Is prime-time America ready for Montel Williams as a hard-boiled high school science teacher who hangs pupils out the classroom window when they misbehave?
CBS thinks so and announced yesterday that Williams, a Baltimore native, will star in "Matt Waters," an hour-long drama on its new fall schedule. The show is one of five new dramas and six new sitcoms CBS will add in September in an attempt to slow one of the worst ratings collapses in recent network history.
CBS Entertainment President Peter Tortorici yesterday labeled his new schedule "young, bold and far-reaching."
There's a reason for that. Most analysts agree that CBS went from first to last in only a year, in part because it is old (overloaded with nostalgia), timid (lacks innovative programs to attract younger viewers) and narrow in its appeal (has a disproportionately high percentage of viewers over age 55).
"Yes, we want and need younger viewers to come to CBS. And our new programs go right at that," Tortorici said.
"We also believe that older viewers who have been so loyal to us are [of] enormous value and should be welcome as well."
The first bit of business taken care of was to erase the last vestige of Connie Chung from the new CBS schedule.
To no one's surprise, "Eye to Eye With Connie Chung" was canceled. In fact, viewers of tonight's installment will note the title of the newsmagazine has already been changed -- from "Eye to Eye With Connie Chung" to "Eye to Eye" -- and that correspondents will introduce their own reports.
Also canceled were: "Under One Roof," "Northern Exposure," "Under Suspicion," "Due South," "Rescue 911," "Women of the House," "The George Wendt Show," "Hearts Afire," "Double Rush," "Love & War," "Diagnosis Murder," "Burke's Law" and "The Wright Verdicts."
There are a lot of big names associated with that bunch, like Delta Burke and Janine Turner. But the cancellation of "Under One Roof," the first African-American family drama on network television in 15 years, is the biggest disappointment. While its ratings were not strong, they were in the same range as those of "Touched by an Angel," a drama that CBS did renew yesterday.
The biggest scheduling change will involve moving "Cybill" from Mondays to Sundays, where it will go head-to-head at 8 p.m. with NBC's "Mad About You."
The confrontation seems a strange bit of kamikaze programming from CBS, which can't afford to see one of its few relatively strong shows go up in flames.
To make room for "Cybill," the network shifts "Murder She Wrote" from Sundays (where it's been for 11 years) to Thursdays at 8 -- another questionable move.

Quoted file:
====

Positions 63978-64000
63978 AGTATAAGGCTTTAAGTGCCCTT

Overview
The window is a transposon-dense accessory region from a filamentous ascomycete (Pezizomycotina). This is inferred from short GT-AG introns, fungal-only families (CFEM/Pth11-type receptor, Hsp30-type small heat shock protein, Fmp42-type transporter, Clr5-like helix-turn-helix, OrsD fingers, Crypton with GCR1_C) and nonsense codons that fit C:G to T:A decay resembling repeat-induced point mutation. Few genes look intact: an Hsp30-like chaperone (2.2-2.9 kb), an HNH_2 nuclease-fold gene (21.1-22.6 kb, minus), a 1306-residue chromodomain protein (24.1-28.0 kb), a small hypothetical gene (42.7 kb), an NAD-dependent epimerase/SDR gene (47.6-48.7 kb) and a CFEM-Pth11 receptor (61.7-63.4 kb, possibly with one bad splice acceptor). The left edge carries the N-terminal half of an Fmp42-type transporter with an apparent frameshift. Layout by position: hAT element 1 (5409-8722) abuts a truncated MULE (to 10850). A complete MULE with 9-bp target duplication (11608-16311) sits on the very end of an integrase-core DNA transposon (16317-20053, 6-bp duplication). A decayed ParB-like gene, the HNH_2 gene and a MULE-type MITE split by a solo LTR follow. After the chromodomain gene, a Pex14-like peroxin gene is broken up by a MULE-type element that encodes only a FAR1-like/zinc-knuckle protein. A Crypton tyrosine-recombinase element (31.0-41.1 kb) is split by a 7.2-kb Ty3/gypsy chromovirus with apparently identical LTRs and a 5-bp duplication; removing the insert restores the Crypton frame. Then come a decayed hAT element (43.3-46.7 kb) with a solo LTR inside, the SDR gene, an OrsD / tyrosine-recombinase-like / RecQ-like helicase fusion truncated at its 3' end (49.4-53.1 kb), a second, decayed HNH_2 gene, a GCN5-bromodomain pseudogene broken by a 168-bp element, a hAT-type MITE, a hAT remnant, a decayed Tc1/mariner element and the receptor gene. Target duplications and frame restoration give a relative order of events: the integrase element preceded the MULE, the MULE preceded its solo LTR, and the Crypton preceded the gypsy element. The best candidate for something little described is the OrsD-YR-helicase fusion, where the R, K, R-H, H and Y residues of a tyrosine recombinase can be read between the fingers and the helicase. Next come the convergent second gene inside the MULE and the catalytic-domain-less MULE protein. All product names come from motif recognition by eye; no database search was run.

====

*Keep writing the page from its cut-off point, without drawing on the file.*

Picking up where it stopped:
"Dave's World" also gets a new night, going from Monday to Wednesday at 8:30 p.m.
The five new CBS dramas are:
* "Matt Waters": Here's how CBS describes the Williams' vehicle: "Matt Waters is a hard-boiled, 20-year Navy veteran who now teaches science at Central Tech. Matt's methods are sometimes more akin to shock tactics than instruction: He's been known to hang a student outside a window to make a point . . . in this inner-city war zone." It airs at 8 Tuesday nights.
* "Central Park West": This is a prime-time soap opera from Darren Star, creator of "Melrose Place." The ensemble cast is led by Mariel Hemingway. It airs at 9 p.m. Wednesdays.
* "Courthouse": Featuring Patricia Wettig and Robin Givens, it's about life inside a decaying, big-city courthouse. It airs Wednesdays at 10 p.m.
* "John Grisham's The Client": JoBeth Williams stars as an Atlanta-based attorney practicing family law in this spin-off of the Grisham novel and feature film. It airs Thursdays at 9 p.m.
* "American Gothic": Gary Cole stars as an amoral small-town Southern sheriff in this drama, which will go up against NBC's "Homicide" and ABC's "20/20" at 10 p.m. Friday.
The new sitcoms are:
* "Almost Perfect": Nancy Travis and Kevin Kilner star as young, urban, professional overachievers in love. Sundays at 8:30 p.m.
* "Can't Hurry Love": Nancy McKeon in a twentysomething show about friendship. It gets the good time period between "The Nanny" and "Murphy Brown" at 8:30 p.m. Mondays.
* "Bless This House": Andrew Clay (AKA Andrew Dice Clay) and Cathy Moriarity in a blue-collar sitcom in the mold of "The Honeymooners." It airs Wednesdays at 9 p.m.
* "Dweebs": Farrah Forke and Peter Scolari in a sitcom about computer nerds uncomfortable with the world beyond their computers. It airs Fridays at 8 p.m.
* "Bonnie": Another series from David Letterman's production company starring Bonnie Hunt. In this one, she plays a TV journalist. It airs at 8:30 p.m. Friday.